Bilston Town (2007) 1 Willenhall 1 ht: 0-1 att: c120
from Queen Street
Bilston Town had never appeared on my radar until this year, having been hiding below step six since 2007 – when they went bust. They reformed as Bilston Town (2007) in the West Mids Div Two and, thanks to an appeal to the FA after finishing runners up in Div One, are now back in the West Mids Prem and step six.
I had no idea there was such a beauty of a ground nearby that had eluded me until now. I’d actually driven past it before now. I remember thinking I had to go on Google Earth to find out what on earth that stadium was, with floodlights and bizarre orange hypercube faces backing on to the main road were. I’d forgot all about it though, until tonight, when that memory came flooding back. So it was Bilston Town after all.
Bilston have a rich history going back to 1894 and spent 17 seasons in the Southern League (midland division). Known as the Steelmen, they have a large and vociferous support for a club at this level. There is even wearing of club replica shirts. The one overwhelming impression one gets, though, after a visit to Queen Street can be summed up in one word – orange. It is exceedingly orange, from the massive retro-font signage outside, to the colour scheme inside, the kit and their superfan, Mr Bilston. It’s right up there with Tango, David Dickinson and David Dickinson’s wife for orangeness and blows Blackpool out of the water.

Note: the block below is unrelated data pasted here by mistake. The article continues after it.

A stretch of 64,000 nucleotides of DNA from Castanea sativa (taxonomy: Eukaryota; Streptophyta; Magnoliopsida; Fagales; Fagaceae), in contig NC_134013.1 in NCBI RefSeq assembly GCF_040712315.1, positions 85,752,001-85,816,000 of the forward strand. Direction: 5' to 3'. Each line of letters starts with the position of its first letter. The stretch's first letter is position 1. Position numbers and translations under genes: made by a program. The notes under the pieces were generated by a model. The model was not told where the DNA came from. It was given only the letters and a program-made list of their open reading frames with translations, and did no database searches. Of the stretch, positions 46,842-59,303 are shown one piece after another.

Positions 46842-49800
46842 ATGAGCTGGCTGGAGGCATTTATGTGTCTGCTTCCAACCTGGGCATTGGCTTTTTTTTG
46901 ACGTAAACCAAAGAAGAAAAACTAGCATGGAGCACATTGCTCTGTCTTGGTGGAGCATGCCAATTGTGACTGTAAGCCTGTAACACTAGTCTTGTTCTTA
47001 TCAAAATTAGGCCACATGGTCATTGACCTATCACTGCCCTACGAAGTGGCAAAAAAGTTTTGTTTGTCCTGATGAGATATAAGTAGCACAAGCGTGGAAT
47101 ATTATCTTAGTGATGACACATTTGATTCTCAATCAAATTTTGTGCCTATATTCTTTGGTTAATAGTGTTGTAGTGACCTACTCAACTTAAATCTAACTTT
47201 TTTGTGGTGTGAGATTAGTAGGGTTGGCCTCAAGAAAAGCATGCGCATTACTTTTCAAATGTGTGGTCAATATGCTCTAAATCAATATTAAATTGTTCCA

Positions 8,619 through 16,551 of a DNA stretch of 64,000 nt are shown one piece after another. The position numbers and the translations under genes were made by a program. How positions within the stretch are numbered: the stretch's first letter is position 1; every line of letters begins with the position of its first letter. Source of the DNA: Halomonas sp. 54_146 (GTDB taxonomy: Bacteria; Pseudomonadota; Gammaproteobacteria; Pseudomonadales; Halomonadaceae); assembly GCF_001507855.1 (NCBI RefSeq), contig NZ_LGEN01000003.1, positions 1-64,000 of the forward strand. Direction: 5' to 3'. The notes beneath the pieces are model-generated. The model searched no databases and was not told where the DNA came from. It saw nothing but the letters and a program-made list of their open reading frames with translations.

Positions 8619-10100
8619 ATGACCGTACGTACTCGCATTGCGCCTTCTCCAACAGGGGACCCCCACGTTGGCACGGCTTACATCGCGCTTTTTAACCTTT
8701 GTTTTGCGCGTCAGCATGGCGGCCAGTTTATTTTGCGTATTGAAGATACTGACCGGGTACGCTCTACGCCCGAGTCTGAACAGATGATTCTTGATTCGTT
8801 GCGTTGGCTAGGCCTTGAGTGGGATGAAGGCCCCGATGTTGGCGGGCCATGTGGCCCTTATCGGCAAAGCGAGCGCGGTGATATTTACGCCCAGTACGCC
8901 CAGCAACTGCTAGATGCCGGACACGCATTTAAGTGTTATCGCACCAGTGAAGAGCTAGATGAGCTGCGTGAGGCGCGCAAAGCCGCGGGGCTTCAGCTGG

I love a ground that smacks of character, just from the outside. As well as the bizarre (and of course orange) architectural flourish, that adorns the side next to the main A463 Black Country Route, there is the iconic stand and entrance backing on to Queen Street itself.
As if there wasn’t enough to feast one’s eyes on, what with all the lurid and various signage, the wonderful main stand and the Bladerunner architecture, there was Mr Bilston himself. Like a manager from a strange parallel universe, he ran the touchline, barking instructions to the players. The stream of shouting (which, it has to be said, was mostly positive) was punctuated with his music-hall style catchphrase of ‘Who’s got who’ (or oo’s goddoo in Black Country speak). He was bedecked in full orange personalised clothing. Orange trousers with the letters Bilston transferred down the leg, orange jacket with similar transfers and patches, finished off with a busy Bilston scarf and hat. He plonked a flag right on the half-way line and followed the action, literally, from end to end, always returning to his flag, when the ball went out.
We stood near to Mr Bilston in the first half, gaining as much entertainment from him as the match. Both sides had made very poor starts to the season and on first half showing you could see why. 45 manic minutes of unforced errors, misplaced passed and mis-kicks. No shortage of effort but little skill or control. Willenhall looked the more comfortable on the ball, though, and were rewarded with a speculative 2o yard shot that crept in under the keeper near the break. This came 15 minutes after Bilston had a penalty saved. Their huge keeper hit it too near the other keeper – as if the night wasn’t peculiar enough.
We sat in the main stand for the second half, amused every time we heard the cry of Who’s got who drifting over from the other side. The noisy 100+ Bilston fans got behind their team as they desperately sought an equaliser, while Willenhall tried to seal the victory on the break. It was Bilston who prevailed on about 80 minutes, a bullet header from a perfect cross. 1-1 a fair result. A ground and a game to remember.